A Victory for Voting Law
A 5-4 Supreme Court majority saves the day for accurate voter rolls.
Voters arrive at a polling station in downtown Cincinnati, Nov. 7, 2017. Photo: John Minchillo/Associated Press
By The Editorial Board
June 11, 2018 7:25 p.m. ET
A 5-4 majority of the Supreme Court on Monday upheld Ohio’s policy of clearing from registration rolls voters who don’t show up for several years. This is a victory for federalism and the plain reading of the law, notwithstanding howls that this is somehow about purging minority voters.
In Husted v. Randolph Institute, left-leaning groups challenged Ohio’s procedure for removing people from its voter rolls under the 1993 National Voter Registration Act, which was intended to increase voter registration and protect the integrity of the ballot. More than 10% of Americans move every year, and 2.75 million are estimated to be registered in more than one state.
The federal law requires states to “conduct a general program that makes a reasonable effort to remove the names” of voters who are ineligible “by reason of” death or change in residence. But it also prohibits states from removing registrants unless they fail to return a prepaid postage card ascertaining that they still live in the district. States also cannot remove people “solely” for failing to vote.
Within these limits states have wide latitude to cull their rolls to prevent fraud. Ohio sends postage cards to registered voters who haven’t voted for two years to verify that they still live at the same address. Those who don’t return cards or vote for four more years are removed from the rolls.
Liberals argued that the National Voter Registration Act says states can’t remove people “by reason of the person’s failure to vote.” But the law says that “nothing in [this prohibition] may be construed to prohibit a State from using” other procedures identified in the law including the failure to return a card.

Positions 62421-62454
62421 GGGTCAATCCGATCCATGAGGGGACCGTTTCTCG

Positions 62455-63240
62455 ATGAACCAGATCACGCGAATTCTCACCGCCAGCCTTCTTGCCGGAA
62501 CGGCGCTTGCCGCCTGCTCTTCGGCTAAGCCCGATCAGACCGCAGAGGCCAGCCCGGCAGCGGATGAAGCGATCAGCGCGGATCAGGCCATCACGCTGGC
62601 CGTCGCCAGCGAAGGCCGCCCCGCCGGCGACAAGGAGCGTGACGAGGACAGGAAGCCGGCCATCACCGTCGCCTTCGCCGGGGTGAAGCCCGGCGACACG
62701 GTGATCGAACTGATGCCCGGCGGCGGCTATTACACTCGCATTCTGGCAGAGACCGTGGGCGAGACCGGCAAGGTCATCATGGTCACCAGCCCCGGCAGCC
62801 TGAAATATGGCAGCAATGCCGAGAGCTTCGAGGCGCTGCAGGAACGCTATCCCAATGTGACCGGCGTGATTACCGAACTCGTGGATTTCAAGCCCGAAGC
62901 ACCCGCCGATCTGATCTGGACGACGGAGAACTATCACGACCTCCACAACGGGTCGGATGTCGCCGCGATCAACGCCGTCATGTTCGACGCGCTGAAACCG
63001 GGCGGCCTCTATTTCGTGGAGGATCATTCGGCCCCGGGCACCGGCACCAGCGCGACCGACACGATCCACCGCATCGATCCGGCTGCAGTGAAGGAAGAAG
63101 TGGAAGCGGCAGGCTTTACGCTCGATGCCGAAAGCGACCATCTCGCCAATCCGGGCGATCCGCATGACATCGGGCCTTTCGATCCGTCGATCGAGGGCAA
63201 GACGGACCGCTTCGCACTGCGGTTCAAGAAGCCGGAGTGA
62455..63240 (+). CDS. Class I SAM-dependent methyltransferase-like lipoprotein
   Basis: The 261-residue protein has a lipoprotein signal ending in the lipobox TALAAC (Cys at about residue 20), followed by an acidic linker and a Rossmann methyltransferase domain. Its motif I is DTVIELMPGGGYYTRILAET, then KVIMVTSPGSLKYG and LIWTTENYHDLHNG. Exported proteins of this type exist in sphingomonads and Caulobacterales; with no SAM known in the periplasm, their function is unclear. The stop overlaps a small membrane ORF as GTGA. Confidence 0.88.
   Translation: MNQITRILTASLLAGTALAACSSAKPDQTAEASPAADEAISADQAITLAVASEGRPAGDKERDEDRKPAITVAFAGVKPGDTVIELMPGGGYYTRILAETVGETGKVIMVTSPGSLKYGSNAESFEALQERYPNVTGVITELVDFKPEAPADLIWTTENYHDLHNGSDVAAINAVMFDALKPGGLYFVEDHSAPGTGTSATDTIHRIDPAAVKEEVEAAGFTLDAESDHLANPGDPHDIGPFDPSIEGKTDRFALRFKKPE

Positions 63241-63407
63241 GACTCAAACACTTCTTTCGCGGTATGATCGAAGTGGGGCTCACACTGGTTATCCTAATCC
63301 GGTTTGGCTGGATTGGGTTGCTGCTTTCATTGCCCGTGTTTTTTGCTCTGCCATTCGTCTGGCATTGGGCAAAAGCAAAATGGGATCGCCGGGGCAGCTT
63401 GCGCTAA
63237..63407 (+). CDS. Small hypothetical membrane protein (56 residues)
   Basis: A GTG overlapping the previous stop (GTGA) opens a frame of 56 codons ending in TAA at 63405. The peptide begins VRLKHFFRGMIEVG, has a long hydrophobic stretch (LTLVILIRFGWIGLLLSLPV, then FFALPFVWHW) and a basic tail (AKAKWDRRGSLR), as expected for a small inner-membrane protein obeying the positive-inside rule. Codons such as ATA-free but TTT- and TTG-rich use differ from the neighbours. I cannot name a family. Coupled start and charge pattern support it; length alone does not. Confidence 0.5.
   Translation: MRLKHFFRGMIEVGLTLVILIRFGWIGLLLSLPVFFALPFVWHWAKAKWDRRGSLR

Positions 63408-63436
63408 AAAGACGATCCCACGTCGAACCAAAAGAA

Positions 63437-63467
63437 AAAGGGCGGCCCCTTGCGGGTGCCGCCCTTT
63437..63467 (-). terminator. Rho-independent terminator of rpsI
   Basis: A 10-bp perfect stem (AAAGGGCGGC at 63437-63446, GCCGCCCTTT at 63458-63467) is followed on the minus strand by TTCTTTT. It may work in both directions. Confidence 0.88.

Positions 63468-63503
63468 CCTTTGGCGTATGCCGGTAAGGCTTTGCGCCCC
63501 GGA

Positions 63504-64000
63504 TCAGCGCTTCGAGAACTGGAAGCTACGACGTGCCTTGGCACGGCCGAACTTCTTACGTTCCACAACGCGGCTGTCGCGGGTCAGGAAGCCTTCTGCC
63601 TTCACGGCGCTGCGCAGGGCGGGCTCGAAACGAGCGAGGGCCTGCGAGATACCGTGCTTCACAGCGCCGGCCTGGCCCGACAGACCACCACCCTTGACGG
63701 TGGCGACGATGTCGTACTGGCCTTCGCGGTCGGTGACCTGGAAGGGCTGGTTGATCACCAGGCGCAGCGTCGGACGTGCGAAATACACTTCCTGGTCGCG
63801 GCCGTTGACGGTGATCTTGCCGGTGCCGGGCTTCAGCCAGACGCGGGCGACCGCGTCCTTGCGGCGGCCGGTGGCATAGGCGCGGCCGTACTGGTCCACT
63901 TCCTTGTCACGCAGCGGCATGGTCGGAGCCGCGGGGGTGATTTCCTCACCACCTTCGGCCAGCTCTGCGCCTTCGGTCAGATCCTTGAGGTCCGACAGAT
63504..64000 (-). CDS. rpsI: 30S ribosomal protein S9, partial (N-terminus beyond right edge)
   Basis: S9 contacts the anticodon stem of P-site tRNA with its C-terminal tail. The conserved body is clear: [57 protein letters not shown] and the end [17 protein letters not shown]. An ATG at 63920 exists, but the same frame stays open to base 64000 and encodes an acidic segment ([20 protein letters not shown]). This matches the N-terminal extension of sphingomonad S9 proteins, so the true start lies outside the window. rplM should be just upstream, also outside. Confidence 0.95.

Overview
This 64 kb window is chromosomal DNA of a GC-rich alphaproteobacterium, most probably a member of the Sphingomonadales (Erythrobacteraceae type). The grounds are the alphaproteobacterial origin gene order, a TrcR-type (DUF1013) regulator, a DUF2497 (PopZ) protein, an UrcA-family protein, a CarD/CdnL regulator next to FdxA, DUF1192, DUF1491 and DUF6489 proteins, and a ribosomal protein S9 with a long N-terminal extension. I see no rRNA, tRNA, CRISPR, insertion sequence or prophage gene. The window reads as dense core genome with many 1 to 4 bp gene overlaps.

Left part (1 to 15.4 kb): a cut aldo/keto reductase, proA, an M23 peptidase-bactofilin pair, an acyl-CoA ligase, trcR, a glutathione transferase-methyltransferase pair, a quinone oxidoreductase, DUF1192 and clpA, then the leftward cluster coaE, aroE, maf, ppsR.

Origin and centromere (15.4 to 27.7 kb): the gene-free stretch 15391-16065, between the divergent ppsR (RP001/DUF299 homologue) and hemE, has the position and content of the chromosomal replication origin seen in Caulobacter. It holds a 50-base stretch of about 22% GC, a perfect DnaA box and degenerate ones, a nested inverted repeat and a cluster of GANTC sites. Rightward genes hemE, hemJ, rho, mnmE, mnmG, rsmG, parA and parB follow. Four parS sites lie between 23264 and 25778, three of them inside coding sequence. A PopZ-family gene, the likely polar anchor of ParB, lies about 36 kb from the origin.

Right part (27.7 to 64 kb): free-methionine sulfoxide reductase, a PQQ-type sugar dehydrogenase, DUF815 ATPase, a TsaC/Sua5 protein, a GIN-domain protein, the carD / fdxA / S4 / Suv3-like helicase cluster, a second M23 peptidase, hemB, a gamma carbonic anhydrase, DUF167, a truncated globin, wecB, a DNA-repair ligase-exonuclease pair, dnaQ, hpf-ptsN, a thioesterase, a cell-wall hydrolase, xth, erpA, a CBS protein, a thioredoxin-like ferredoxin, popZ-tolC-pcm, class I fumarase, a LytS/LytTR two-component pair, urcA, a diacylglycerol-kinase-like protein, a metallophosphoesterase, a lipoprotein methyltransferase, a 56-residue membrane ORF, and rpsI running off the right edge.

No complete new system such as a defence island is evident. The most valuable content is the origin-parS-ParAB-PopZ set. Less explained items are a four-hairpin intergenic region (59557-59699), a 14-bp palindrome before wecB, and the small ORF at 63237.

Congress added in 2002 that “registrants who have not responded to a notice” and “have not voted in two consecutive general elections for Federal office shall be removed.” It’s hard to be clearer than that. As Justice Samuel Alito explained in his majority opinion, “no sensible person would read the Failure-to-Vote Clause as prohibiting what [other sections of the law] expressly allow.”
The four liberal Justices disagreed, though their real gripe is with Congress. Justice Stephen Breyer opined that Ohio’s process violates the law’s requirement that states make a “reasonable effort” to remove ineligible voters because failing to return a postage card doesn’t provide enough information to make such a judgment. But the federal law expressly endorses the postcard test.
Justice Sonia Sotomayor claimed the majority upholds a scheme that promotes the “disenfranchisement of minority and low-income voters,” but there’s no evidence that the law has been applied in a biased fashion.
Voter registration has become an emotive political issue on the left, and the four liberals are riding that political wave in wanting judges to define what is reasonable under the federal statute. Too bad they don’t have the law on their side.
Appeared in the June 12, 2018, print edition.